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‘Learning under the tree’: Changing parenting in rural Kenya

2.2 Identity and professional learning in new and diverse ecologies
Paper in a Symposium (Symp)
2:50 PM, Thursday 31 Aug 2017 (40 minutes)
Afternoon Refreshments   03:30 PM to 03:50 PM (20 minutes)
Child raising and parenting in the African context are subject to a high level of intense change, which has called for a more explicit attention to the practice of parenting by national and international policy makers. Through globalizing forces, parents are more than before exposed to ideologies of childhood and parenting from other regions in the world. Notions of parenting are rapidly developing from a collective responsibility for all community members to a highly individualized task that takes place in the smaller social unit of the nuclear family. On top of this, social cohesion and the related care responsibilities are under great pressure for a number of different reasons, amongst them HIV-AIDS which result in many single parent families or child-headed households. These trends lead to an increased attention for intervention programs in the area of parenting, especially in the context of international development. In many cases, the rational to intervene is seen as the solution for observed child abuse or violence against children. However, from a critical lens on international development, the issue has been raised that in such attempts not necessarily match with local traditions and culturally adaptive notions of childhood or parenthood. In this study, an analysis is made of the effects of such a training program from a sociocultural perspective on how parents learn, adopt and reject, and reflect on what for them is new knowledge on how to parent. By using a community of practice perspective (Wenger, 1998, 2010), the analyses focuses on how the training creates new collective learning opportunities, as well as how they relate to traditional community networks, care relationships, knowledge and responsibilities in the area of parenting. The study is part of an evaluation study of a parenting program ‘Skillful Parenting Programme’ (SPP) developed by ICS, an international NGO based in the Netherlands, and implemented in West Kenya. The issue of parenting is addressed in the program from the perspective of family dynamics and effective communication in the family, amongst other things. The evaluation research consists of a pre-post test design involving 100 parents, combined with in-depth interviewing post intervention involving 30 parents who participated in the program, as well as observations of the training sessions. The analyses revealed that the program was able to address the falling apart of the traditional task divisions between the generations in children’s education through creating a new awareness of responsibilities and task divisions. Parents saw the disruption of traditional learning communities related to the lesser role of grandparents who played a significant role in the moral and social development of young children, and in the passing on of knowledge on parenting. The program helped re-establish the participants learning community by making parents and trainers share experiences, and in turn sharing this new expertise with parents that did not participate in the program. Results show that parents feel more competent as parents, and report that they have changed the manner in which they discipline their children. They use techniques such as listening to understand better their children’s needs, which they find results in improved relationships. Parents justify their new behaviors, not in terms of ‘what is right’ but point to the fact that they work better. Making use of these analyses the paper reflects upon the more broader issue how we should think of implementing parenting programs cross-culturally while working with different conceptualizations of childhood, disciplining and violence, as well as of community.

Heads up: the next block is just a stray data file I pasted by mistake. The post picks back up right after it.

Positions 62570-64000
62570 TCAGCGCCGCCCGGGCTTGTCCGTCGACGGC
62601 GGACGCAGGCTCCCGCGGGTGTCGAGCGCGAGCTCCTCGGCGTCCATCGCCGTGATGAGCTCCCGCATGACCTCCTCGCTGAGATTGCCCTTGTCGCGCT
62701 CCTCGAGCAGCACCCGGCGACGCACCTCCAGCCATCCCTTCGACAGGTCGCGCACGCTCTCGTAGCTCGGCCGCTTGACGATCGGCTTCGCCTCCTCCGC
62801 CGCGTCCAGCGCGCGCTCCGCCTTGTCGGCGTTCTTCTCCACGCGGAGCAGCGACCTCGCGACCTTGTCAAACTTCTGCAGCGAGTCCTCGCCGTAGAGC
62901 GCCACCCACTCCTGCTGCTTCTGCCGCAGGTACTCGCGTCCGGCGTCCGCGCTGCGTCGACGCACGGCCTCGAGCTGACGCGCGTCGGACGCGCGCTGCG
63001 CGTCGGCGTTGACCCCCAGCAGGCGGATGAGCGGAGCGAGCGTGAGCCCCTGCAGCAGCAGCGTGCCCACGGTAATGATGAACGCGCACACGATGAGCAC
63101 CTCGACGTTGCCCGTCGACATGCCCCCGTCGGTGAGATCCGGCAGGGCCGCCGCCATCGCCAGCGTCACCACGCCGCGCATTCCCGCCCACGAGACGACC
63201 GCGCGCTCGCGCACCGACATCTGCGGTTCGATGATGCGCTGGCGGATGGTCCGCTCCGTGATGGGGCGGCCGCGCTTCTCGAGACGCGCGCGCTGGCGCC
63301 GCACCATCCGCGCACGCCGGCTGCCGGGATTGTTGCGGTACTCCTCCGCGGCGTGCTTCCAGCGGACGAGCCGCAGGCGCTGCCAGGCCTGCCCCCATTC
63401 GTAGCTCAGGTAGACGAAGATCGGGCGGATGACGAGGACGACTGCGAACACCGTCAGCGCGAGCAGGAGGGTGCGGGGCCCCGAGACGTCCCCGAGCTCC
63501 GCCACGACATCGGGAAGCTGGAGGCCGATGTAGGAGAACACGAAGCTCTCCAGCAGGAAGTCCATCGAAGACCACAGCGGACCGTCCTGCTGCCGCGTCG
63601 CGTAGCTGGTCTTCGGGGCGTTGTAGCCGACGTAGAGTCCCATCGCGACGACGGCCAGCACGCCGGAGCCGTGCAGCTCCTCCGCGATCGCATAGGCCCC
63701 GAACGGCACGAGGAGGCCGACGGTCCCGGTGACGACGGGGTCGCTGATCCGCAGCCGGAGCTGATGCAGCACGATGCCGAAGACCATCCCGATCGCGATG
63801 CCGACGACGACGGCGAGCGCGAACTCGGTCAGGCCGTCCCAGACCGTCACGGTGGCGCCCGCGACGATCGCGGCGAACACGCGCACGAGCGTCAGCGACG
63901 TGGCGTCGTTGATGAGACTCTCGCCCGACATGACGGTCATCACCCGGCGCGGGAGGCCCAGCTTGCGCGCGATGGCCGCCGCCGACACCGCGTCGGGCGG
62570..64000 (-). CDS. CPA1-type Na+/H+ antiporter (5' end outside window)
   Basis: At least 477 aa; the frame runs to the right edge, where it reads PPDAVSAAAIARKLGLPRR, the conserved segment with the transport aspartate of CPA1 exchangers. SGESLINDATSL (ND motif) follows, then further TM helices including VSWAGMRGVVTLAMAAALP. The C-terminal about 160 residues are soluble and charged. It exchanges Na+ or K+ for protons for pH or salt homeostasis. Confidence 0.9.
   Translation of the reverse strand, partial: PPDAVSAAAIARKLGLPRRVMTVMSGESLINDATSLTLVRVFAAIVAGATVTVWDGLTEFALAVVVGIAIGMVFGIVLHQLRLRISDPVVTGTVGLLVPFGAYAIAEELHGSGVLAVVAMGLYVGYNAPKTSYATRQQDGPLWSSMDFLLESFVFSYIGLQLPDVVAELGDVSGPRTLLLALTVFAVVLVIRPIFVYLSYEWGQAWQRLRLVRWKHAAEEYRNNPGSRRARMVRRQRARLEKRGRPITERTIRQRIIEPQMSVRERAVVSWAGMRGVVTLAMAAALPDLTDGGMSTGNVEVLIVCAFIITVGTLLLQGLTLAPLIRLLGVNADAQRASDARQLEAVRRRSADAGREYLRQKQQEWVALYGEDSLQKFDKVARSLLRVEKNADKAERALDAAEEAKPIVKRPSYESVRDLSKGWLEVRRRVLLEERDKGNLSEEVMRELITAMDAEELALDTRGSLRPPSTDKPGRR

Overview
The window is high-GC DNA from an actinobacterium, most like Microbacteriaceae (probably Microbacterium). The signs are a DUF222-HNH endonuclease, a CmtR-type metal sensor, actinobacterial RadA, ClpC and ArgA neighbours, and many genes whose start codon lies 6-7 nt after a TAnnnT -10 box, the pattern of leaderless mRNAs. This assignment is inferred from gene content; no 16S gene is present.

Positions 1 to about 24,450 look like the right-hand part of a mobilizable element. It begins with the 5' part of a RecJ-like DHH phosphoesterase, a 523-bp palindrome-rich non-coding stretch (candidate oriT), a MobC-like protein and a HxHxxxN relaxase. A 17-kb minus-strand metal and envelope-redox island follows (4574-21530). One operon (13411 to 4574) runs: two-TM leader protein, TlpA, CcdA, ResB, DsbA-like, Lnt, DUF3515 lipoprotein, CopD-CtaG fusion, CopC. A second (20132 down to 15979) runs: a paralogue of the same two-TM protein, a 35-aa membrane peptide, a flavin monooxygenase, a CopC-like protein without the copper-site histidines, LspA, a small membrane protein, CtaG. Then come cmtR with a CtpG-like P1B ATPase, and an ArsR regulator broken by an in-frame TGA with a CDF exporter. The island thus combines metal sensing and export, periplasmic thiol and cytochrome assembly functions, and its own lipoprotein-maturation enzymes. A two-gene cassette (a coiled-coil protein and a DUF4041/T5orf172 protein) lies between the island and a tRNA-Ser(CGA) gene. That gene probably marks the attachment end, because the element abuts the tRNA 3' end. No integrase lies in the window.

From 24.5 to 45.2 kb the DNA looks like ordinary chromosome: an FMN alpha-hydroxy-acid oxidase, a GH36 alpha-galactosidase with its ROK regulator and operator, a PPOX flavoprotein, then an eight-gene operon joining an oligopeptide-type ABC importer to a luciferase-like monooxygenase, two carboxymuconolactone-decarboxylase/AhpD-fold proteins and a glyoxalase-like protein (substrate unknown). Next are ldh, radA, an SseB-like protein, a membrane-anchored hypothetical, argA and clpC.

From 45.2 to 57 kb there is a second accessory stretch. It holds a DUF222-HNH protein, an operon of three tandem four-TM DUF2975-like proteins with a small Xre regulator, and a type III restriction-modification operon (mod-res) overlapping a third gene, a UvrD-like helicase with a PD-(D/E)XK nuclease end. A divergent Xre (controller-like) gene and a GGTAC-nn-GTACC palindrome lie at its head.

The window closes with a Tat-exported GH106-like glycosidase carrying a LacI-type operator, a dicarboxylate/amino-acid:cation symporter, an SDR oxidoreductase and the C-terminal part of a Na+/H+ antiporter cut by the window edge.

Utrecht University
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